For peat's sake...B&Q transforms the way we buy bedding plants

For peat's sake...B&Q transforms the way we buy bedding plants

Let's hear it for Britain's biggest plant seller. B&Q is doing away with peat and non-recyclable polystyrene packaging in favour of what it's calling Teabag Technology and recyclable plastic trays

By Abby Trow
Saying goodbye to peat and polystyrene, B&Q is revolutionising plant selling

It's always been green, but B&Q is making its bedding plants division super eco-friendly by removing peat from its commercial production. Instead it's starting to sell plants in individual biodegradable corn starch 'teabags' filled with coir - the fibre from coconut husks. And you won't buy them in polystyrene but in recycled and recyclable plastic (PET) trays. Pictured above: marigold bedding plants are ready simply to pop into the soil..makes doing window boxes far less messy

How often have you come back with those horrible polystyrene packs of bedding plants and thought how odd it is that a natural product is sold in something so incredibly un-eco? Well B&Q has long been aware of the problem and has been working hard over recent years to change the way bedding plants are sold.

And it's ready to unveil its solution: we'll be buying packs of bedding plants in green trays made in Holland from recycled plastic and which are fully recyclable - just put them in your council recycling bin.

B&Q says this decision is saving 22,500 m3 of polystyrene, or 87,200 wheelie bins full of the stuff, from ending up in UK landfill sites. 


Teabag technology from B&Q's bedding plants division
You'll now be able to by bedding plants in recycled plastic (PET) trays, not non recyclable polystyrene ones

Phasing out peat

Peat, in case you don't know, is a type of soil made up of waterlogged partially-decomposed plant material including sphagnum moss and other acid-loving plants, which has built up over some 10,000 years in poorly-drained wetland habitats. It's an ideal growing medium for plants..however, its extraction on an industrial scale has caused huge damage to environments where it occurs, such as central Ireland's peat bogs. And there's now strong pressure on everyone involved in horticulture to find alternatives.
So it's equally important that B&Q is moving away from selling seedlings rooted in peat pellets, in favour of growing them in individual 'teabags' made from corn starch and filled with 'easyGrow™' coir from coconuts.
Teabag technology, as it's being called, has been developed by a company in Sri Lanka working with B&Q. The teabag itself is made from bio-degradable cornstarch, and it's filled with strands of coir, also biodegradable and produced in Sri Lanka. The bags are shipped in huge quantities to the UK and the tender plants grown here are put into them.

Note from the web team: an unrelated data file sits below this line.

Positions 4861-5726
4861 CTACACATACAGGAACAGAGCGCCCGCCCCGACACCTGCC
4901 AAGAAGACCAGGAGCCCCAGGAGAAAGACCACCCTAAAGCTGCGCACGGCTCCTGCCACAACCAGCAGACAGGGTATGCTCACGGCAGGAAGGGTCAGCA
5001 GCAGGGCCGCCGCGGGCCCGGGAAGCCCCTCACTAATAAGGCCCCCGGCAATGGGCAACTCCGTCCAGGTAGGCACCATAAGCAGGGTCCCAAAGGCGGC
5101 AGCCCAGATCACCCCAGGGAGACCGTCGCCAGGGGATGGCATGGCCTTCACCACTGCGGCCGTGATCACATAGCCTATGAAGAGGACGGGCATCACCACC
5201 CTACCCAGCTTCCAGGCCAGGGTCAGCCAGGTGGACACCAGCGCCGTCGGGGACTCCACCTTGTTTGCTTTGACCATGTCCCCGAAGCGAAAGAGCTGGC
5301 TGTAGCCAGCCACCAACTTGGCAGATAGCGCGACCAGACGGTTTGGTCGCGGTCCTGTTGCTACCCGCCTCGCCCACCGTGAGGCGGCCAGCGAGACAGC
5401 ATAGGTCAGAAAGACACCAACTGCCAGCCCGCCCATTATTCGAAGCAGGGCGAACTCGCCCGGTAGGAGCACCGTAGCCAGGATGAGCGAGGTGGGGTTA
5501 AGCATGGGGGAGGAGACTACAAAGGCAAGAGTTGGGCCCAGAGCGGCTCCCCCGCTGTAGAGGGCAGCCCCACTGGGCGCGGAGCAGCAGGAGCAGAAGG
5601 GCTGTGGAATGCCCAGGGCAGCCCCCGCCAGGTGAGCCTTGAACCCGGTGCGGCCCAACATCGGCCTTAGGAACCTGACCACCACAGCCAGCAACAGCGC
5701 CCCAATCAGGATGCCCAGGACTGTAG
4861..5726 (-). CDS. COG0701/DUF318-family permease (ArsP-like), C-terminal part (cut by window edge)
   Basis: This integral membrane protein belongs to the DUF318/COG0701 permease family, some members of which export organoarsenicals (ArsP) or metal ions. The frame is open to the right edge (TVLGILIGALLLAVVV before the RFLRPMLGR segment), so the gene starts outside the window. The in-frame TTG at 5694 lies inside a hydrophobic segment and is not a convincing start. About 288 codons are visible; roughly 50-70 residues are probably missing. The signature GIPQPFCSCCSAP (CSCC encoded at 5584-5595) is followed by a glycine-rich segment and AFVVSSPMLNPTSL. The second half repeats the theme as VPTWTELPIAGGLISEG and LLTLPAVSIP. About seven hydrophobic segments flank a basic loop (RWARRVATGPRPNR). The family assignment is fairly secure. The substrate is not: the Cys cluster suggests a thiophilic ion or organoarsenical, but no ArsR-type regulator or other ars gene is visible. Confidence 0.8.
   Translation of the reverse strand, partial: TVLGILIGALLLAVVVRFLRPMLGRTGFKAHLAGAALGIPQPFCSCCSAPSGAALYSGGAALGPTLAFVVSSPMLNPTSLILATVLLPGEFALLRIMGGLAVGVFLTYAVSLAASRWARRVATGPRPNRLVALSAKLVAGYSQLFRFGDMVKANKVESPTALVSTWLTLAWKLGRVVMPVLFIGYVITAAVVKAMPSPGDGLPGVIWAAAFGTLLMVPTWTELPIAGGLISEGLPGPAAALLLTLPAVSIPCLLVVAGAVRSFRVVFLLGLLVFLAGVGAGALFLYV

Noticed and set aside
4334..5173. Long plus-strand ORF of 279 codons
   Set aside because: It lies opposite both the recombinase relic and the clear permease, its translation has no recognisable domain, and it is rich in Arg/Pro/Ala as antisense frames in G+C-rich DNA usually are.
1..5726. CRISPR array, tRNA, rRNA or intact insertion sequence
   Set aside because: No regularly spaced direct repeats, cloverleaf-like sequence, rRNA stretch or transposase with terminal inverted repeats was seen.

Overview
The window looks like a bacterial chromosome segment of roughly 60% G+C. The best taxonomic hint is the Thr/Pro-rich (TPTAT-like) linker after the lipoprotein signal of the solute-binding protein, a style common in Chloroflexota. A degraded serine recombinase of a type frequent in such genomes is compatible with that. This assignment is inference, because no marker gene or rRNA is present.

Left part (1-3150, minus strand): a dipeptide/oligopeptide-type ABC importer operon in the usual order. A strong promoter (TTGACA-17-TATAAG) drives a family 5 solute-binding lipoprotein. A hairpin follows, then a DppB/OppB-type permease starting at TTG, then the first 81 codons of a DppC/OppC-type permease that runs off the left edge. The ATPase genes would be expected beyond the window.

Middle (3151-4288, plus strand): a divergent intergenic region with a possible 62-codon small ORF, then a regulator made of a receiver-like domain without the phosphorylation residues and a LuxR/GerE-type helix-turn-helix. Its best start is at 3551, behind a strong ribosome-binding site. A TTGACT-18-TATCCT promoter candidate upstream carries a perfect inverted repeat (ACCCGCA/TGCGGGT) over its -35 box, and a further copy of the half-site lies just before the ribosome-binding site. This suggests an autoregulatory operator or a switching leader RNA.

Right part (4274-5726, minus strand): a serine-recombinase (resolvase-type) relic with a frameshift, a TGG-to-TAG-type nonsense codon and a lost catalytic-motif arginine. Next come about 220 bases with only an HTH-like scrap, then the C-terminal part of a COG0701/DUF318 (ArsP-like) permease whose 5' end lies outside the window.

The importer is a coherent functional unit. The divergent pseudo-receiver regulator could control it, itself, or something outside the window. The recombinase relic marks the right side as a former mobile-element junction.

Peatbogs should look like this. B&Q aims to cease using peat altogether by 2030
But the horticultural industries' demand for peat leaves peatlands ruined
Ben Smith, buyer for bedding plants, says these bags - the development of which has created 750 jobs in Sri Lanka -  are between 94-99 per cent peat free, which is a huge shift and a welcome one given the scale of B&Q's plant production.
Save water
And of the teabags' many advantages, he says the coir filling protects roots and retains water far better than peat. This means garden centres won't have to use anywhere near as much water as they have done to keep their bedding plants in good condition - which will be a huge help in times of drought.
'This new packaging really is completely different, and it sees an 80 per cent reduction in our carbon footprint,' he says. 
Matt Sexton, Corportate Social Responsibility director, is proud of these developments: 'As the largest garden retailer in the country, selling around 140 million bedding plants a year, we're keen to ensure our horticulture products have the lowest possible level of environmental impact.  
'easyGrow™ with Teabag Technology™ has allowed us to move from a non-recyclable packaging form to a recyclable one, to make a substantial move away from the use of peat and to reduce our transport footprint associated with moving our plants around the country.'
So don't put it off any can get your window boxes done without any more polystyrene-induced eco angst.
Teabag technology is being rolled out across B&Q's 362 stores from April 1, starting with 20 varieties of bedding plants.
B&Q aims to remove peat from all of its horticultural products by 2030, and is on track to do so substantially before then, it says.